contributed by Dick James
In this era of ever-faster product launches and programmed obsolescence, it is refreshing for an old greybeard like me to find a product that is designed to last for years rather than months. We saw a phone that fits that description at the CES-Unveiled session on Sunday night, from SpareOne. Their pitch in this case is that it is supposed to be an emergency phone designed to sit around for months, hopefully years, without being used; but when you do need it, it will work.
To that end the form-factor design is focused around the single AA battery that powers the device; there is a distinct bulge in the center to accommodate the cylindrical object, when we’re all used to flat-pack batteries.
The battery supplied is a relatively high-end Energizer Ultimate Lithium L91™. The fifteen-year life is presumably the storage life of this brand, since this is the time quoted with an insulating tab in place to prevent any battery drain. I was told that if the tab is removed it should be good for five years.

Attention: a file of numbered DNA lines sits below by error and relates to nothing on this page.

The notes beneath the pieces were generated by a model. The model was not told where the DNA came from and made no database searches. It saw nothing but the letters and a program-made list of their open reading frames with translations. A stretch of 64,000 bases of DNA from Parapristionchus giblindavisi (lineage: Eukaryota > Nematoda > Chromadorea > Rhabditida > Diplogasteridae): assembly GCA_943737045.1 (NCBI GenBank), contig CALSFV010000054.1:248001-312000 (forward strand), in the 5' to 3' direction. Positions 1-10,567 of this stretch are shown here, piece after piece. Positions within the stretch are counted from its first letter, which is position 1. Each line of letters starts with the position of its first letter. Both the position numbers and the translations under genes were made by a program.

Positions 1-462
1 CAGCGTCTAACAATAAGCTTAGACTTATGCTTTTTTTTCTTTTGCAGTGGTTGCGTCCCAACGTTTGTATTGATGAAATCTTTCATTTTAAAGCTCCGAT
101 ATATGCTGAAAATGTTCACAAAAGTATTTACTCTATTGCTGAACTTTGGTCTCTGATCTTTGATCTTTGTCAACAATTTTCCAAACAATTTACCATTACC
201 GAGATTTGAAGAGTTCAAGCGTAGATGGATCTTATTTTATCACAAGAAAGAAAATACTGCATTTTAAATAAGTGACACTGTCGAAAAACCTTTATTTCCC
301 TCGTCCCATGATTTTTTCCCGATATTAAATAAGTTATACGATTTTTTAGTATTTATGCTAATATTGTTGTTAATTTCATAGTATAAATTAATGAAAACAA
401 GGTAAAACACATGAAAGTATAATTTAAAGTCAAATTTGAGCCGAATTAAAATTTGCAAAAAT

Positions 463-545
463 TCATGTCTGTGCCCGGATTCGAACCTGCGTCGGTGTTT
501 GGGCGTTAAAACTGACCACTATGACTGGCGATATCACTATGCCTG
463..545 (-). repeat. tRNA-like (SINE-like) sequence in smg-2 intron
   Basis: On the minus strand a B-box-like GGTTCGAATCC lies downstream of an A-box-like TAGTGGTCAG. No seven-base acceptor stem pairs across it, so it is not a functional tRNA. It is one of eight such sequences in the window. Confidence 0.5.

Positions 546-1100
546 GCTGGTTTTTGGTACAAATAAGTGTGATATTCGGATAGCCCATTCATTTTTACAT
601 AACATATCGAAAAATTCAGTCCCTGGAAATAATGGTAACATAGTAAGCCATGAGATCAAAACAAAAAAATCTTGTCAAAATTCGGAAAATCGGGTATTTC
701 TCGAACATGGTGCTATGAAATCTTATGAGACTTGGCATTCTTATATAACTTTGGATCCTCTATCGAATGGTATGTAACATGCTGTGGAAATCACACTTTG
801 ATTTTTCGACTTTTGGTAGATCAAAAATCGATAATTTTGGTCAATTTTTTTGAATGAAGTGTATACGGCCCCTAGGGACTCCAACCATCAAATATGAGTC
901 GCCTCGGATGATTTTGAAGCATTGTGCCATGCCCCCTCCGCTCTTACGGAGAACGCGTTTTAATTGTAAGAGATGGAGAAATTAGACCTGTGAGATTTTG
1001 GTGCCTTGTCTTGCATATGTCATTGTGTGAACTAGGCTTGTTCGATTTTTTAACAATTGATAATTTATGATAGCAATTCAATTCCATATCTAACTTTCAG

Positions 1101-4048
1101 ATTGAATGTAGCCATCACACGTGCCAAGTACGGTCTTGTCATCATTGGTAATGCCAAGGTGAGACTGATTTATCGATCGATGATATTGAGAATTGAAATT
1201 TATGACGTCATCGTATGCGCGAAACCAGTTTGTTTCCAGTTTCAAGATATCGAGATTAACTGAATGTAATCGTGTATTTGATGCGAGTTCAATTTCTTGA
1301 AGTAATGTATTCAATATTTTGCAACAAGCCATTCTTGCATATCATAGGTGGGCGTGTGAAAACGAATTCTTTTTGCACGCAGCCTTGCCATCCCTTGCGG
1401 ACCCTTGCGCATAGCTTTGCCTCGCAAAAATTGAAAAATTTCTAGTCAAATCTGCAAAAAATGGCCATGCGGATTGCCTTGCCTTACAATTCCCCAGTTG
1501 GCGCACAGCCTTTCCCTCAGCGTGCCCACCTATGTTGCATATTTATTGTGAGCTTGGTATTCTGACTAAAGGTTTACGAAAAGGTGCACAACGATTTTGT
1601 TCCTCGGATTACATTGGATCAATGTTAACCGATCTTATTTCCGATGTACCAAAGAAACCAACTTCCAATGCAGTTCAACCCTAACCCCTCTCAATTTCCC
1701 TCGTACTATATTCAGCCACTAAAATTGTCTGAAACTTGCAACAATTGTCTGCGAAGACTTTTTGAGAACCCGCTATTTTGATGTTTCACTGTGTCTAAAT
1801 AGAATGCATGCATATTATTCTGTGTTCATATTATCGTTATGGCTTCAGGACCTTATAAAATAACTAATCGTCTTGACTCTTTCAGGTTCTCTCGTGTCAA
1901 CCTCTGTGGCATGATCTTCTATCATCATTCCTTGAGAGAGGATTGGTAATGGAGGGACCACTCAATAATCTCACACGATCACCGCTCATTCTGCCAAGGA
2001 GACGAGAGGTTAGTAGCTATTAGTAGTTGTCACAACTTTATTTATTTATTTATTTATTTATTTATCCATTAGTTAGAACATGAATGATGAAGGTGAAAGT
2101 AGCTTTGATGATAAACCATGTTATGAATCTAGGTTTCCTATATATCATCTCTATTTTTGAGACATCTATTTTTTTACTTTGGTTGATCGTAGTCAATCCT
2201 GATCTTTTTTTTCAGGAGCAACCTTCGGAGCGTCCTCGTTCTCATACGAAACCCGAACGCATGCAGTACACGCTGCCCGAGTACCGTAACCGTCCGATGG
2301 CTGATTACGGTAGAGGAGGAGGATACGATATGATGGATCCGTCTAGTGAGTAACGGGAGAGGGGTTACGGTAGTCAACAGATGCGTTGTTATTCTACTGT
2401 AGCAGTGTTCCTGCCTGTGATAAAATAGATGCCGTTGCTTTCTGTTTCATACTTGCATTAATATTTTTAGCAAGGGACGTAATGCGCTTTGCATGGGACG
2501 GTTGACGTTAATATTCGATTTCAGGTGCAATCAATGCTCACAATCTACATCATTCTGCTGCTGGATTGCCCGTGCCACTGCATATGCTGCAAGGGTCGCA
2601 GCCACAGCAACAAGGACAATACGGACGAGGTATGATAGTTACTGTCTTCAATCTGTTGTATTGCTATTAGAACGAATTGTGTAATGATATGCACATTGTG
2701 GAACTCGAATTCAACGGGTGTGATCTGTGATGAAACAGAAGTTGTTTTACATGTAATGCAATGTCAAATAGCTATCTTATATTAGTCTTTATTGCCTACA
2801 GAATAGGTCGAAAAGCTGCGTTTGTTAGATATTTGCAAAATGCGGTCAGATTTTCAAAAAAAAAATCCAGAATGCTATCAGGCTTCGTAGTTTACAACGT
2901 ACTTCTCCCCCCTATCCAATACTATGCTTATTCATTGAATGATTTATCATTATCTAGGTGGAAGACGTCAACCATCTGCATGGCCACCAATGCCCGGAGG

As a phone, it operates on two GSM bands, 850/1900 MHz and 900/1800 MHz, which covers most of the world except Japan and Korea. The RF chips are supplied by Intel (formerly Infineon’s Wireless group).
The phone has one-touch capability for the pre-programmed emergency number (press the white cross), and nine others, with no SIM card needed; and it’s not locked so it can be used as a regular phone if you put one in. Talk time is up to ten hours. It also doubles as an emergency flashlight of sorts with a small WLED in the bottom.
It is also shipped in a waterproof bag, which, like the phone, is qualified for extreme temperatures. (My question was “I’m from Canada – will it still work at -30 C?”; the answer was yes.)
And as a larger format phone, the keys are larger than most, so suitable for injured or older folks (maybe I should be writing this for Gadgets for Geezers).
So for those who want an international unlocked phone, that will work under almost all conditions, this could be the one – price point is $99.99 online. And don’t forget, it will still dial 911 even without a plan (in the US and Canada anyway).